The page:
2010: Bonobo: Black Sands. This mostly instrumental album from British DJ Bonobo is one of the most relaxing albums I’ve ever heard. Lavish arrangements and groovy beats meet with Eastern and jazz-influences. If you just need to chill for awhile, you’d be hard pressed to do better than this.

2011: PJ Harvey: Let England Shake. An album about the ravages of war, Let England Shake is Harvey’s most political work to date. It’s also her most beautiful. Most of the songs were written on autoharp with the instrument being featured prominently on most of its twelve tracks. Like a female version of an Old Testament prophet, Harvey calls out the hypocrisy and violence of our time. A modern masterpiece in every sense of the word.

2012: Bob Dylan: Tempest. The body count on Tempest is high. In nearly every song, someone’s drying a violent death whether its John Lennon being shot in the back in “Roll On John”or the sinking Titanic carrying its passengers to an icy and watery grave in the title track. When people aren’t actually dying, Dylan is threatening to have his dogs “tear you limb from limb” in “Pay in Blood” and demanding the bar keep plays for his “flat chested junkie whore” in “Scarlet Town.” Dylan’s voice fits the lyrics as it has now deteriorated to the point that it sounds as if he’s been gargling lava while shooting straight moonshine. Despite the ravages of age, Dylan assures us he “ain’t dead yet” and “his bell still rings” in “Early Roman Kings.” Even though time has left him ragged, Dylan has rarely sounded more on top of game.

2013: Phosphorescent: Muchado. “Song For Zula” is one of the most beautiful indie rock ballads in recent memory. The rest of the album is tinged by heartbreak and hopeful melancholy. Recorded in singer/songwriter Matthew Houck’s makeshift studio, the album’s production has an unfinished quality to it that some may find challenging. That doesn’t diminish the album’s overall power.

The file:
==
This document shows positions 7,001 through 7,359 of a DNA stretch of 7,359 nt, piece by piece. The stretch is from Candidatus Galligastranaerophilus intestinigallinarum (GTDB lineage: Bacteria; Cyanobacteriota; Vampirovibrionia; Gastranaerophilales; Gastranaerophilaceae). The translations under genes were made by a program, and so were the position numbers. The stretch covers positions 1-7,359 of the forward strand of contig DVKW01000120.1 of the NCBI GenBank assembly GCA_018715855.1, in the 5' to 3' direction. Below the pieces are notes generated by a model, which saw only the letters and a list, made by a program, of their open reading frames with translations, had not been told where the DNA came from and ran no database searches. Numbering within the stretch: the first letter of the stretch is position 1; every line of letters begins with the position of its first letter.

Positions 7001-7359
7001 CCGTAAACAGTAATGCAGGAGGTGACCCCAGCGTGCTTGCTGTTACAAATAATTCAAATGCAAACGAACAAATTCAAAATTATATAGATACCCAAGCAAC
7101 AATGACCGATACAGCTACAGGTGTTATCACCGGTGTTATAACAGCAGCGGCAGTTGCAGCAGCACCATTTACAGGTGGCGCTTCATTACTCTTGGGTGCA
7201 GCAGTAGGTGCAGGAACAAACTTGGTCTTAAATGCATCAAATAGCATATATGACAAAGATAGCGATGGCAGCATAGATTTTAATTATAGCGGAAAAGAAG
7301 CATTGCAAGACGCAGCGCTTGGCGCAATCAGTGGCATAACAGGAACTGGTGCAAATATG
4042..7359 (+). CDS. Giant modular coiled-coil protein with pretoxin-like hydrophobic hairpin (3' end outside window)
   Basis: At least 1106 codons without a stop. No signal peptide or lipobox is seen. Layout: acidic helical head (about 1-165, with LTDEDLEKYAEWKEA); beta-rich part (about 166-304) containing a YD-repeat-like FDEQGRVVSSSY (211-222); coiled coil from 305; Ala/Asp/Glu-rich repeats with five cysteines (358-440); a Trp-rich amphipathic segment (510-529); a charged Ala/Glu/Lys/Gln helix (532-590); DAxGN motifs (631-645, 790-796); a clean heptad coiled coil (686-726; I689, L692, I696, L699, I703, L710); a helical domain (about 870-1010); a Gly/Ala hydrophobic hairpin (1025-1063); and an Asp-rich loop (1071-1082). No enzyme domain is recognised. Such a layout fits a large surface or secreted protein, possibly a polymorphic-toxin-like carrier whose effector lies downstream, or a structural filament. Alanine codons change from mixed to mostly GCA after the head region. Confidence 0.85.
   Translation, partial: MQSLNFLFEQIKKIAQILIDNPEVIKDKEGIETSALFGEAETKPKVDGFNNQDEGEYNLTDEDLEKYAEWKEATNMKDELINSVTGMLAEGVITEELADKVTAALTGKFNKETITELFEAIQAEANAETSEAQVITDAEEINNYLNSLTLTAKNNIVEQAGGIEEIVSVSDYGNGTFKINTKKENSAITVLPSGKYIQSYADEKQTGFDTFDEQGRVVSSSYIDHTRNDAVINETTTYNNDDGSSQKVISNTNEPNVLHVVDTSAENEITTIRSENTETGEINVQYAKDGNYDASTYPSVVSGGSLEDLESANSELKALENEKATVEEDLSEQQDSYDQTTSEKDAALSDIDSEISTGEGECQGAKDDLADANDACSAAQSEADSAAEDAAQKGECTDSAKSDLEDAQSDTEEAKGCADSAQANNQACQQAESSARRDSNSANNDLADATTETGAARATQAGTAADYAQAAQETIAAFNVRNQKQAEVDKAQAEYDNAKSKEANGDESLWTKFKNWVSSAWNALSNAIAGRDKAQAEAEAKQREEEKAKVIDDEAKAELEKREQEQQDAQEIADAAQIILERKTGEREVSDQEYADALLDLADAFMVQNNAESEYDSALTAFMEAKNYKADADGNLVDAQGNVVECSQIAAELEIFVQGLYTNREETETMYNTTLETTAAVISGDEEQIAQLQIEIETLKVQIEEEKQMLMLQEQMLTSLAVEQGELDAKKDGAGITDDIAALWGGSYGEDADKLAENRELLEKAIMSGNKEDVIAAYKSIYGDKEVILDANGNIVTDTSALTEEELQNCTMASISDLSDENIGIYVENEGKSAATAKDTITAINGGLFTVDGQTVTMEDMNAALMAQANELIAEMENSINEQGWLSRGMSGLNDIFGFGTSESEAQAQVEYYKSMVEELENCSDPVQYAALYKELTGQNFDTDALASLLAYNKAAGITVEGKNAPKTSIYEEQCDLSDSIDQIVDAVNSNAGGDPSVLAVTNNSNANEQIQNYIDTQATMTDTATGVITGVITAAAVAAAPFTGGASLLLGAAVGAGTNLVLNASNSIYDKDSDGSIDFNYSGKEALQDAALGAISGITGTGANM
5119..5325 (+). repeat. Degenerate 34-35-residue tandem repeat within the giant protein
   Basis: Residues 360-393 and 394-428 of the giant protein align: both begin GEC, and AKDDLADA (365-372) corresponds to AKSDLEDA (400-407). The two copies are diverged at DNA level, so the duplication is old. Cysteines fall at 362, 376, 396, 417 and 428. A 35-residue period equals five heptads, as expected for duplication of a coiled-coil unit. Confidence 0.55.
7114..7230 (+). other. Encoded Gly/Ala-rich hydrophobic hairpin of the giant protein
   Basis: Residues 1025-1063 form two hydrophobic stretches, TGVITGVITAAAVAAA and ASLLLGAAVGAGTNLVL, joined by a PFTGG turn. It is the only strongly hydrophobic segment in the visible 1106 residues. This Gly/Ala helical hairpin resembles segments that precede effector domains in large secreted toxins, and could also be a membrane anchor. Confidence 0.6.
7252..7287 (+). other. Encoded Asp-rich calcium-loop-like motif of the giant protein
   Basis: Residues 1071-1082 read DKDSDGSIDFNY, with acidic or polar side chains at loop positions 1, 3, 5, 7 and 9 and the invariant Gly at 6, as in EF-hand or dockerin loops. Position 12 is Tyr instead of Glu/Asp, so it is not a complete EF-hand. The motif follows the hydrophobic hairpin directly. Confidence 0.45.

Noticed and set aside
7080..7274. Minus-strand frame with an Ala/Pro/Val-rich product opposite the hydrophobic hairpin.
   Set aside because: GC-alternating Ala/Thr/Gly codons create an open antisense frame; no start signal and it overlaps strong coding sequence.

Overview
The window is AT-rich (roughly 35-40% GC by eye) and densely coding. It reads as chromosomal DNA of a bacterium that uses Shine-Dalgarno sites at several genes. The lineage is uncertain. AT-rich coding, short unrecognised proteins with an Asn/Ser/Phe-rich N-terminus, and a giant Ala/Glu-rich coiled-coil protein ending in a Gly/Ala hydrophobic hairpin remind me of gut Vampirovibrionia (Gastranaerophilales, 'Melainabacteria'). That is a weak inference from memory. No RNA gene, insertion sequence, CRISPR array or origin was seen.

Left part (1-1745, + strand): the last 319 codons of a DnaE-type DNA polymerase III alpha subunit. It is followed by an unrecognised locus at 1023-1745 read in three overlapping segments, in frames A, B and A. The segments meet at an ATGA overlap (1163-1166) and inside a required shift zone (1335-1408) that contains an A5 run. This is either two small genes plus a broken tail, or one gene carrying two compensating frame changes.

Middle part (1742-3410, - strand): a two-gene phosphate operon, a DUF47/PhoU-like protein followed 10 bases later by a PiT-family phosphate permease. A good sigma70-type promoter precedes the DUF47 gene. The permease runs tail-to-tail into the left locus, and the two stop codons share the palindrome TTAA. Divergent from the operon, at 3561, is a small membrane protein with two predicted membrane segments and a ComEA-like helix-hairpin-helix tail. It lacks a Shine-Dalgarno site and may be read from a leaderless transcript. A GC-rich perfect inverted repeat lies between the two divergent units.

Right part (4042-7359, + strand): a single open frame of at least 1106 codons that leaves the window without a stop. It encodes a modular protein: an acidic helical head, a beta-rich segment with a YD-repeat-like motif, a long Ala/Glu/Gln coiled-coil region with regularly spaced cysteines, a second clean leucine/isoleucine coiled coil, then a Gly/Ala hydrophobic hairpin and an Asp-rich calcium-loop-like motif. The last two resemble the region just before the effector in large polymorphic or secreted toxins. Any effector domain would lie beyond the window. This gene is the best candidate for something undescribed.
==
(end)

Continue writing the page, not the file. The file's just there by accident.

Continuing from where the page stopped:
2014: Sun Kil Moon: Benji. Singer/songwriter Mark Kozelek, aka Sun Kil Moons, presents stream-of-conscious lyrics about family, mortality, and the meaning (and possible meaninglessness) of life over mostly acoustic arrangements. A deeply personal album that, in my opinion, was the best album of 2014.

2015: This year ain’t over, so I’m not going to cast my hat on this year just yet. I definitely have to list Modest Mouse’s return, Strangers to Ourselves, as a rock frontrunner, although the infectious hip hop of Kendrick Lamar’s “King Kunta” featured on “To Pimp a Butterfly” has also got my attention. We’ll see where the year goes.

Gravy and Biscuits and the Garden of Eden

When I was a little boy, after church my mother and I would visit the farm where she had spent her entire childhood to visit her family. That farm is an eighty-eight acre tract of land that lies on the mountain between Woodway and Stickleyville down in Lee County, Virginia. My mother lives there now, much as my grandmother did when I was a boy. To this day, whenever I visit it, I am filled with an intense array of emotions, most notably longing. This place, with its muddy creeks rushing down the mountain and its barnyard smell of cow manure and its lush trees which canopy the whole area around the house, is not only a part of my identity as an Appalachian, it is a part of the daily context in which I live my life as a human being, as a person. When I think of the home I want to return to, I think of my mother, and I think of this beautiful stretch of land.